Invasive Species Council of British Columbia

Nature and Dance: The Best Prescription for Mental Health

Han Yan showing off signage he designed for City of Edmonton's Arbor Day event. Credit: H. Yan

By Melanie Apps | June 21, 2024

ISCBC youth program’s invasive species storytelling project continues with its next installment! Our next youth story features Han Yan, a 2023 UBC graduate from the Urban Forestry program. 

Han has spent many hours tackling invasive species in Vancouver, and currently works as a Landscape Technician helping to maintain the City of Edmonton’s public tree inventory. Not only is Han heavily involved with environmental initiatives, he is also an excellent dancer! Enthusiastic and passionate about nature and dance – Han feels both are symbols of freedom and enjoyment, and he gains inspiration for his dance movements from nature. 

Himalayan blackberry. Credit: M. Syvenky

 Han feels most connected to himalayan blackberry (Rubus armeniacus), the invasive plant which was most challenging to remove while volunteering in Vancouver. Not only did their prickly stems wear out a few of his gloves, he feels their sheer abundance weakens environmental resilience and reduces the aesthetic value of natural views. 

His involvement with invasive species began during his second year at UBC, gaining hands-on experience with the Pacific Spirit Park Society. He participated in many of their environmental stewardship programs, such as invasive species removal, bog water quality monitoring, and Indigenous garden recovery. 

Aside from himalayan blackberry, Han recalls a specific encounter with another invasive species that left a lasting impact on him. “During my travels around Toronto, I saw many local elm trees devastated by Dutch Elm Disease (DED), which is spread by elm bark beetles. It was astonishing to witness elm trees several stories high being cut down along entire streets. Luckily, Edmonton has the largest DED-free elm stand in North America. However, if DED ever comes to Edmonton, it could wipe out 20% of the city’s tree canopy, so we need to be prepared for that.”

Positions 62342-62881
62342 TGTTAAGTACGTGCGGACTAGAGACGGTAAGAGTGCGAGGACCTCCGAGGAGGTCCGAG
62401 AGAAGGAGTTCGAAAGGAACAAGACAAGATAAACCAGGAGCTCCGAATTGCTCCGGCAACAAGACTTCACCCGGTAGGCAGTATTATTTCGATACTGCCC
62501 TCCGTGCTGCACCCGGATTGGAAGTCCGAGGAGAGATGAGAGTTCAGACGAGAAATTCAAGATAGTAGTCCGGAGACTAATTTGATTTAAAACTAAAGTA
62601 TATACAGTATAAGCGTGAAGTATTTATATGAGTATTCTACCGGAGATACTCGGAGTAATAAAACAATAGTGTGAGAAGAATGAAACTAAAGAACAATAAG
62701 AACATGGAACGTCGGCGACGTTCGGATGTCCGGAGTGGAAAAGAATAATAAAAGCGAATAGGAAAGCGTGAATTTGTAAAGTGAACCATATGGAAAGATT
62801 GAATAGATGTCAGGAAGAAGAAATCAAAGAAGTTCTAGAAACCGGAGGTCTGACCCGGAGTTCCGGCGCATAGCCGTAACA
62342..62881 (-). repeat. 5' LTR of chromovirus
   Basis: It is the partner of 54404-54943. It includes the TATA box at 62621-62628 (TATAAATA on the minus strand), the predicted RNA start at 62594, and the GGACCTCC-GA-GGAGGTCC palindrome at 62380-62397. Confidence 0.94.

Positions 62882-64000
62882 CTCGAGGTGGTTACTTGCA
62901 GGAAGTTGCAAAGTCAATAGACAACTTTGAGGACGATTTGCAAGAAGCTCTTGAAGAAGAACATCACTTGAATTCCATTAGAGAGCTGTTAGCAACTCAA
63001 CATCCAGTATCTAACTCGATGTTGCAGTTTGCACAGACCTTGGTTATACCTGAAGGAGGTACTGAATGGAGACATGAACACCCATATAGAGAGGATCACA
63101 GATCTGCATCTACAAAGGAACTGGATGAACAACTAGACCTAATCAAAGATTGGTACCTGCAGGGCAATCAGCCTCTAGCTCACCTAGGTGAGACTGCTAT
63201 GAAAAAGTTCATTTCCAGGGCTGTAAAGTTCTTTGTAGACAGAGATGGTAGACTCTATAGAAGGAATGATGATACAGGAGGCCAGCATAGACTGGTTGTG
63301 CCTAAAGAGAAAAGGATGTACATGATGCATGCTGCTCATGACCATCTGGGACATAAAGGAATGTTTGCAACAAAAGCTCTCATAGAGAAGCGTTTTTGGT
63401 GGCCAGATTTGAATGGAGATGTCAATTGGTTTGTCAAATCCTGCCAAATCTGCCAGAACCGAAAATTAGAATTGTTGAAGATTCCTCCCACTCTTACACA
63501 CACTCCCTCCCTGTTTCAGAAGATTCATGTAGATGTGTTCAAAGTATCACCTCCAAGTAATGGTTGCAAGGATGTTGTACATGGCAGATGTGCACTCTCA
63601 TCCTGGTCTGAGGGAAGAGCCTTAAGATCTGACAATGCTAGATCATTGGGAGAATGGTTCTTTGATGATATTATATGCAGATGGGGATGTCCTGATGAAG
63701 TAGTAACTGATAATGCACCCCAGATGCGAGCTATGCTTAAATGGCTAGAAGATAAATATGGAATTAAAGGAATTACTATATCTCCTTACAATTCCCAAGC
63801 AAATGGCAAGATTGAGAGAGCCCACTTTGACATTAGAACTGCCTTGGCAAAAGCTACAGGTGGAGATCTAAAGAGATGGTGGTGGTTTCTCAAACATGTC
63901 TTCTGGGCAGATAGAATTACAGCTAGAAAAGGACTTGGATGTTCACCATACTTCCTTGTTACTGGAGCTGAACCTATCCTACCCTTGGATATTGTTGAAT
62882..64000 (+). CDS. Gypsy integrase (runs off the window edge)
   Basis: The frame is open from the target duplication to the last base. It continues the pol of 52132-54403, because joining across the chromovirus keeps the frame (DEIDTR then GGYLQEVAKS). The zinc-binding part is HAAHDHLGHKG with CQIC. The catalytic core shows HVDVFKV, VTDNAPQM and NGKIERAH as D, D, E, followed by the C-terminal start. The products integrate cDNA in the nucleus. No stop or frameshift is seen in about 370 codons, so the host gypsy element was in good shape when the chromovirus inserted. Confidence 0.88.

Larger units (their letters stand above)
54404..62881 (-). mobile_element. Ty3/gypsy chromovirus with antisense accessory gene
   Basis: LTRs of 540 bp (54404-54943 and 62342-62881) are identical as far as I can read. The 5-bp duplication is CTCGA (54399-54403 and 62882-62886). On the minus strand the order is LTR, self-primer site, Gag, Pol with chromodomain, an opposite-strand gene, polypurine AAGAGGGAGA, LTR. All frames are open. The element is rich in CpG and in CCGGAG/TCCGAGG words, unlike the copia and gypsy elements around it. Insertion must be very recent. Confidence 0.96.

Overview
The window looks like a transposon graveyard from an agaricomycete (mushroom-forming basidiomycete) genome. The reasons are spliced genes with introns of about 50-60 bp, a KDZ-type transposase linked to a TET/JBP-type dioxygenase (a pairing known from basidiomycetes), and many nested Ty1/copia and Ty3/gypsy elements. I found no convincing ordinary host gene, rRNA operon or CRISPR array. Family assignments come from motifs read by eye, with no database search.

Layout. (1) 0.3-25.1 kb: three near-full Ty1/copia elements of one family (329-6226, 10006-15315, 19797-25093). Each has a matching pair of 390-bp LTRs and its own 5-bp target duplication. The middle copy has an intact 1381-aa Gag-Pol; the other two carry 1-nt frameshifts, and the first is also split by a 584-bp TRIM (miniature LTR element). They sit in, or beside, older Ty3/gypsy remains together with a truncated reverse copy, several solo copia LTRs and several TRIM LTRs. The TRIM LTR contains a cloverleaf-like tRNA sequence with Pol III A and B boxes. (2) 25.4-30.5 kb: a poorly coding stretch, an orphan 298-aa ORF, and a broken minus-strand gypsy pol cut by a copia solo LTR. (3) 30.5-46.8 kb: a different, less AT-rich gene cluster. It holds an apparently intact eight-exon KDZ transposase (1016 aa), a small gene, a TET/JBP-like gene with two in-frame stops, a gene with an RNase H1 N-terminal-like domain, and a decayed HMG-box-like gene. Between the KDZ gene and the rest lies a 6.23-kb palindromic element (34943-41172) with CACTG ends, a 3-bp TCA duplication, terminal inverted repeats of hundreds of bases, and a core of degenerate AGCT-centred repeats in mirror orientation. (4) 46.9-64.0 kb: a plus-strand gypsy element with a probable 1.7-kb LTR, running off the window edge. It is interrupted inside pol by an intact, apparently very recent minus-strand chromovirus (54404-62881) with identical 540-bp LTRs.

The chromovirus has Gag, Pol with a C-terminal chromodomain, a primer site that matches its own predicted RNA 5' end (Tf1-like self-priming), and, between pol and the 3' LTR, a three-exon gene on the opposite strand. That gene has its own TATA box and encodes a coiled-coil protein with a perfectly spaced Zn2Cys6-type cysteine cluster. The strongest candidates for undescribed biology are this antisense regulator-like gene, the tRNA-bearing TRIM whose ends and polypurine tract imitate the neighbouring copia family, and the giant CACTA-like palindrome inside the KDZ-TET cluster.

Han has the following advice for those who want to get involved with invasive species management: “When it comes to environmental management, the key thing to remember is to be proactive. As the local climate is changing, many irregular activities might occur. For example, beetle eggs might survive warmer winters, potentially increasing invasive species numbers the following year. The management plan we are using now might quickly become outdated due to dynamic climate conditions. Nothing is set in stone, so we need to be proactive rather than reactive.” 

When managing invasive species, the most challenging part for Han is controlling them in a timely manner. “Generally speaking, by the time you notice the presence of invasive species, they may already have spread to such an extent that the chances of reducing their numbers is slim. I haven’t figured out a way to overcome this challenge – researching this could be a direction of interest to me in the future.” 

 Han feels there are many benefits to spending time in nature, and helping with invasive species management might be just what the doctor ordered. “Spending time in nature is wonderful in every sense. I have noticed that some doctors are now prescribing park time to improve mental health. Joining various nature volunteer sessions might help ease anxiety and make you feel more relaxed.” 

Funded by the Government of Canada.

Financé par le gouvernement du Canada.

Melanie is a Youth Coordinator for the Lower Mainland region with ISCBC. She is passionate about community-focused environmental stewardship and helps lead a restoration project in New Westminster in her free time. You can reach Melanie at